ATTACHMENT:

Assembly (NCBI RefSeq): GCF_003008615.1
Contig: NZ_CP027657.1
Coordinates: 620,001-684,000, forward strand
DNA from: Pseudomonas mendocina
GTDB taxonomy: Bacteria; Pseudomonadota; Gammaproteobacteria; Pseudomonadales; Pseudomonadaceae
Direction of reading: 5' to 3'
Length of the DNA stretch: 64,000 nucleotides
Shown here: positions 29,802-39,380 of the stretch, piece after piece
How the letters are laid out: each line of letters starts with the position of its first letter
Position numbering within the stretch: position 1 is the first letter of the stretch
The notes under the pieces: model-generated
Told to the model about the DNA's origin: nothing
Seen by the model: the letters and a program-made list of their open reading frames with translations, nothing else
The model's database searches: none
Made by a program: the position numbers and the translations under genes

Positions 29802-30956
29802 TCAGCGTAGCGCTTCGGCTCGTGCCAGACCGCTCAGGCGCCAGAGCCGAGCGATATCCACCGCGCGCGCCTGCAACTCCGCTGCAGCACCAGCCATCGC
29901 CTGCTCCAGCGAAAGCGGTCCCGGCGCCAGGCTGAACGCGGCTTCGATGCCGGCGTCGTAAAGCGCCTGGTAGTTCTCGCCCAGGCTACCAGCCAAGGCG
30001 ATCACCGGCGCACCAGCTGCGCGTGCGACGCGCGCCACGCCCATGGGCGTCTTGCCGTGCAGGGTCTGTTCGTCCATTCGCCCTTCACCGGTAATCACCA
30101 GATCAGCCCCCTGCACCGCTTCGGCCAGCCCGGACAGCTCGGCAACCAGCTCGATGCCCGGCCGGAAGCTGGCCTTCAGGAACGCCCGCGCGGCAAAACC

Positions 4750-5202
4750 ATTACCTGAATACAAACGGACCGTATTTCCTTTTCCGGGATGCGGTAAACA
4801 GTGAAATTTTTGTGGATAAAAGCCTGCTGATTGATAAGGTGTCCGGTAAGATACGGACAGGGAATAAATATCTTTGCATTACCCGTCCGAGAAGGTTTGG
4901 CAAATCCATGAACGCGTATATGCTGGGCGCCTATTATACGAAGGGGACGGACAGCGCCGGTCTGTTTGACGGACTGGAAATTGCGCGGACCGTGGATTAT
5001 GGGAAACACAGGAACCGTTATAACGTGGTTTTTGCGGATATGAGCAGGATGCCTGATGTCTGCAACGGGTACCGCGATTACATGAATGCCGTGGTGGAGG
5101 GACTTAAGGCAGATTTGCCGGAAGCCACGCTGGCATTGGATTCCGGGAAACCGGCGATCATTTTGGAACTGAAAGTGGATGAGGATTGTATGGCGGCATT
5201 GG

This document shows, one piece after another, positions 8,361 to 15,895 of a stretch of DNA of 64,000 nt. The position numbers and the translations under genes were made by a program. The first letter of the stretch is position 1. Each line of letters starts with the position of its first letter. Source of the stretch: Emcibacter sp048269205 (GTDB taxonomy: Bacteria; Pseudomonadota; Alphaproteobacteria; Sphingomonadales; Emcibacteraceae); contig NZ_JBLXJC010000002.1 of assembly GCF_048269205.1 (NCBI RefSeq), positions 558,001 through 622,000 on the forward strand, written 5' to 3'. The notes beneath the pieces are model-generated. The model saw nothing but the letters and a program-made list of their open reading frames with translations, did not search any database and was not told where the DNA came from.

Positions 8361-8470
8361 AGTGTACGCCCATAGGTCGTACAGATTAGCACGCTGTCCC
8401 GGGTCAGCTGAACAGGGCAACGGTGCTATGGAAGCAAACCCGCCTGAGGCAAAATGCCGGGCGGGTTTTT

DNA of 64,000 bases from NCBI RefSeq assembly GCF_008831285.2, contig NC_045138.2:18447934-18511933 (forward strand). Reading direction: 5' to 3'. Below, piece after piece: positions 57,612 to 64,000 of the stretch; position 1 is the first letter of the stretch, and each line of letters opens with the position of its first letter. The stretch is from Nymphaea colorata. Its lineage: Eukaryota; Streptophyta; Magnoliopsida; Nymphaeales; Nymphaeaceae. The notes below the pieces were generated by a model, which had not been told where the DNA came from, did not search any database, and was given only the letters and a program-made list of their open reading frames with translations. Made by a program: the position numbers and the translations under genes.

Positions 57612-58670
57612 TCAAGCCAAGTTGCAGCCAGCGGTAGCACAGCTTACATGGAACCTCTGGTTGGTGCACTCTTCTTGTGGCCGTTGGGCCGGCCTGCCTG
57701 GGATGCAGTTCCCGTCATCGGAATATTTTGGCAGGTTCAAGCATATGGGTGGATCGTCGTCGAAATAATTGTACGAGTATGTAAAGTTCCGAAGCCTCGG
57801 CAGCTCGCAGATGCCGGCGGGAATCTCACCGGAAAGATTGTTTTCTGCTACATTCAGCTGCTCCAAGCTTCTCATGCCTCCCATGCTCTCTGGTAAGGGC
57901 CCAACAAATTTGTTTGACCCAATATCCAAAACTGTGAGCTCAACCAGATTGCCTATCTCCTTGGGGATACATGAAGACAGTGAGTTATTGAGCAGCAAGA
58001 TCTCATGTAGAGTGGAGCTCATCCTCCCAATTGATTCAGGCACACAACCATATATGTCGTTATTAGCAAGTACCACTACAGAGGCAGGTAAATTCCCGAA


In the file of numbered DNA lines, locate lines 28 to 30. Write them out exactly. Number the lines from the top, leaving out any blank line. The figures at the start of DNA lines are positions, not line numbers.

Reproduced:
This document shows, one piece after another, positions 8,361 to 15,895 of a stretch of DNA of 64,000 nt. The position numbers and the translations under genes were made by a program. The first letter of the stretch is position 1. Each line of letters starts with the position of its first letter. Source of the stretch: Emcibacter sp048269205 (GTDB taxonomy: Bacteria; Pseudomonadota; Alphaproteobacteria; Sphingomonadales; Emcibacteraceae); contig NZ_JBLXJC010000002.1 of assembly GCF_048269205.1 (NCBI RefSeq), positions 558,001 through 622,000 on the forward strand, written 5' to 3'. The notes beneath the pieces are model-generated. The model saw nothing but the letters and a program-made list of their open reading frames with translations, did not search any database and was not told where the DNA came from.

Positions 8361-8470
8361 AGTGTACGCCCATAGGTCGTACAGATTAGCACGCTGTCCC